Film shouldn’t be a speed reading exercise

Conceived and written by @LeeArnoldMWF

I think I’ve figured out why I like old movies and b-movies more than I do most mainstream modern film releases.

All these years I’ve blamed everything from CGI and crappy story lines, to over-commercialization and modern acting preferences.

When it comes down to it, the problem lies within structure of the films themselves.

The things I can point to in classic films that I enjoy, are similar to the things I often find myself pointing out as values I appreciate in modern films when I see them.

Generally, the movies I like don’t have a lot of action in them, unless of course we’re talking about highly-choreographed kung-fu where a student has to whip his master’s ass, or in some instances blaxploitatoin where the man has to be taught a lesson, but most frequently the low budgets of the films I like come into play and zap them of any real action sequences.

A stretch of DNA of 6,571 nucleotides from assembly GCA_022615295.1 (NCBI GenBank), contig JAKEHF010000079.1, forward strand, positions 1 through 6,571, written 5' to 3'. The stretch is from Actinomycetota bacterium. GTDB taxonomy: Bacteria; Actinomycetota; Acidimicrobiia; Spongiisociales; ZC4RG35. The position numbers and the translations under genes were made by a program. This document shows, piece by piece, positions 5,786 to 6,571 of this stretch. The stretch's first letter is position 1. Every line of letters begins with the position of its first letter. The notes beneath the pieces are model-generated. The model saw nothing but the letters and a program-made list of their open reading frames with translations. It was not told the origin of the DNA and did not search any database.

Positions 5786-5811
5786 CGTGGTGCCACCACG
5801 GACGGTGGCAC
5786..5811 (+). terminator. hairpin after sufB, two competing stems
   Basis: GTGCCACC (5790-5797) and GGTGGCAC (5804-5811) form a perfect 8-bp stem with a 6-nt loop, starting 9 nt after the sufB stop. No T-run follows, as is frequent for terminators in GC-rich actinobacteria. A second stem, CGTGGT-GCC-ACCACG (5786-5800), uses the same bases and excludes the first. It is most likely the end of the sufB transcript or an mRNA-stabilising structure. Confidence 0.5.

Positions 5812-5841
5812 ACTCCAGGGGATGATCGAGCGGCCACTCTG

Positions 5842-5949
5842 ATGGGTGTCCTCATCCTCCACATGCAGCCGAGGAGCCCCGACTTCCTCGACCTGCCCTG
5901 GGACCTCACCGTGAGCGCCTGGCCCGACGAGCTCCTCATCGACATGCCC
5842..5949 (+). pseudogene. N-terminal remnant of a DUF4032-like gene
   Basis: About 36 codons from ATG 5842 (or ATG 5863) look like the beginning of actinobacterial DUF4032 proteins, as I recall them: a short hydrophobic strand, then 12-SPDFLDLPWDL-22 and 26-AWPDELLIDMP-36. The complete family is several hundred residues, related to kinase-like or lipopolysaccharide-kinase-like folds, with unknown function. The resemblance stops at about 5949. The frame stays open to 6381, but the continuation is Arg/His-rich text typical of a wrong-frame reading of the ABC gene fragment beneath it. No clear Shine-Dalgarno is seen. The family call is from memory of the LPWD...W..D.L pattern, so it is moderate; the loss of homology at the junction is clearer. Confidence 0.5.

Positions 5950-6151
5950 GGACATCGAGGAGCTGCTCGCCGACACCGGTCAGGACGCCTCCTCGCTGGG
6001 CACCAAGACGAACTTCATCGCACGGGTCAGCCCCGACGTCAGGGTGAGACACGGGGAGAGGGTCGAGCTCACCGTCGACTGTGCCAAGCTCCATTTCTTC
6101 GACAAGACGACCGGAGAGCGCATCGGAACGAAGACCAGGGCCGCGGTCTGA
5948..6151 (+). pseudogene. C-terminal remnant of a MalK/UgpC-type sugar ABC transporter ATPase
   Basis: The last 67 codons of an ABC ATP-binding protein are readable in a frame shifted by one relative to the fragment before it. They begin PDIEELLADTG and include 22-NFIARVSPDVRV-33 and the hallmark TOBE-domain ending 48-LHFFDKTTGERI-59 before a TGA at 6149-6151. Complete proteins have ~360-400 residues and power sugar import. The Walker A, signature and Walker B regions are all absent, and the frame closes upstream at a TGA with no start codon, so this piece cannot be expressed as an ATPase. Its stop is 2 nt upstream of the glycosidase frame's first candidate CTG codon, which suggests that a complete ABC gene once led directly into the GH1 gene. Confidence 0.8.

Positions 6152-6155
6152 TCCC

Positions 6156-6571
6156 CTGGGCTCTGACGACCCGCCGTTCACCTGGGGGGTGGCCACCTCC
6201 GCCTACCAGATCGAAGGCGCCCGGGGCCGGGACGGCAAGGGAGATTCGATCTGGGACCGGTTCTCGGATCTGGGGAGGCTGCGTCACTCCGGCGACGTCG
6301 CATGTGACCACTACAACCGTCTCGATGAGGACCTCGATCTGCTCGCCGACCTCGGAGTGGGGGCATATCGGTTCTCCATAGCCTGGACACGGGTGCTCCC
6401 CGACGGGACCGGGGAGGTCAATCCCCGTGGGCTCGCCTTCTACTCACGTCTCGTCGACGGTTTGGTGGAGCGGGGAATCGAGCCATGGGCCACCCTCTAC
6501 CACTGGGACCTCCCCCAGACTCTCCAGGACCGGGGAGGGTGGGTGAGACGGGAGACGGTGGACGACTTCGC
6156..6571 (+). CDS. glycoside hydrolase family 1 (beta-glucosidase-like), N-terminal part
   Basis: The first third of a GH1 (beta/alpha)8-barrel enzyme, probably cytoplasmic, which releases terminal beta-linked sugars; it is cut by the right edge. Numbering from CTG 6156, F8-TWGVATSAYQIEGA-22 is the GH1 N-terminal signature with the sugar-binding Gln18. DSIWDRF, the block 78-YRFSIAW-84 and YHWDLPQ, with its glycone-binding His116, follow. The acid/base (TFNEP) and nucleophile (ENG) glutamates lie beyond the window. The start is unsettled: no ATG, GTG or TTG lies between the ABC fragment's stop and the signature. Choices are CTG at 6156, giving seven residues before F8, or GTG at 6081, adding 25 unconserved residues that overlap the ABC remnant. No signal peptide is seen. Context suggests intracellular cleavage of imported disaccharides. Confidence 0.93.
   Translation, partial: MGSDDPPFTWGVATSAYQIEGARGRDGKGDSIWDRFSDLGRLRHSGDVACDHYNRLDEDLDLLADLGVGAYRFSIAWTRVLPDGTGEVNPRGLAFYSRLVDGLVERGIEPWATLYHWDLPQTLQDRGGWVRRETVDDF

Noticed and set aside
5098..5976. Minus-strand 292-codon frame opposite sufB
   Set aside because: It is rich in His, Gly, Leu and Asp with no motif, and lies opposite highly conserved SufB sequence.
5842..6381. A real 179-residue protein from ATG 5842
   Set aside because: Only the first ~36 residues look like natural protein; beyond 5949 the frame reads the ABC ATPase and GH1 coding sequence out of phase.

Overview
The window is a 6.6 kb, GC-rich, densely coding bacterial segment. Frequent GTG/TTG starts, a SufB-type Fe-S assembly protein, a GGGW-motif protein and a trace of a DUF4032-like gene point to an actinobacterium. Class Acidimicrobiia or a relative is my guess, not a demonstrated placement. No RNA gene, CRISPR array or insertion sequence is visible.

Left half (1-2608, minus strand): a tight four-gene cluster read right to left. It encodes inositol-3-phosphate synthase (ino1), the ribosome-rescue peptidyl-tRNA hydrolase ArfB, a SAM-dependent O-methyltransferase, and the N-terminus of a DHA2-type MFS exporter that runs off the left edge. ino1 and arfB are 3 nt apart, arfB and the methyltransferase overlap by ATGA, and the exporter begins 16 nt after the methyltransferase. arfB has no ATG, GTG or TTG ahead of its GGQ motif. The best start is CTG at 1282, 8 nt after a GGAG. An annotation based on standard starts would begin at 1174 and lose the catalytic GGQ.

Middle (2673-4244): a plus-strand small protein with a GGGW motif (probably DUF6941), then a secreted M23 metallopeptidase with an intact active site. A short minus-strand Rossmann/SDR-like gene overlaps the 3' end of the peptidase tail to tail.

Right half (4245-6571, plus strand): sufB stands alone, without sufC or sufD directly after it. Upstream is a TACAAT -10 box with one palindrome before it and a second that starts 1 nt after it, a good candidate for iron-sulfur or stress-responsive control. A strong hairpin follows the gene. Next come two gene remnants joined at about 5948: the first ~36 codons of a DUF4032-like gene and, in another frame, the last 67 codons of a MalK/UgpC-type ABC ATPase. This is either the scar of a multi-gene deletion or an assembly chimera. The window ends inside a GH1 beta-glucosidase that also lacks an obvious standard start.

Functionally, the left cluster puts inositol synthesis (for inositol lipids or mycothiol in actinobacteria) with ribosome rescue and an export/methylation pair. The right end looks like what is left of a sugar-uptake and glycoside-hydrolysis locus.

The sets are minimalistic, basic, and neatly contained.

For example, I love Reservoir Dogs.

It has a little action in it, a few basic set locations that dominate the film, and its heavy with narration, which brings me to my other frequent love of classic films over most modern releases – dialogue.

I like a wordy movie. I think in words. They flow through my mind all day long, so I can relate to things that are expressed in words far better than I can relate to things that fly past the screen at 100 miles per hour with automatic weapons sticking from the windows firing in all directions. I’m happiest watching a Woody Allen movie, Kevin Smith movie, or some other director/writer often accused of being a little wordy, like Quentin Tarantino or someone like that.

Words are the language of the mind.

Don’t believe me?

Think about something right now.

Go ahead.

I’ll wait…..

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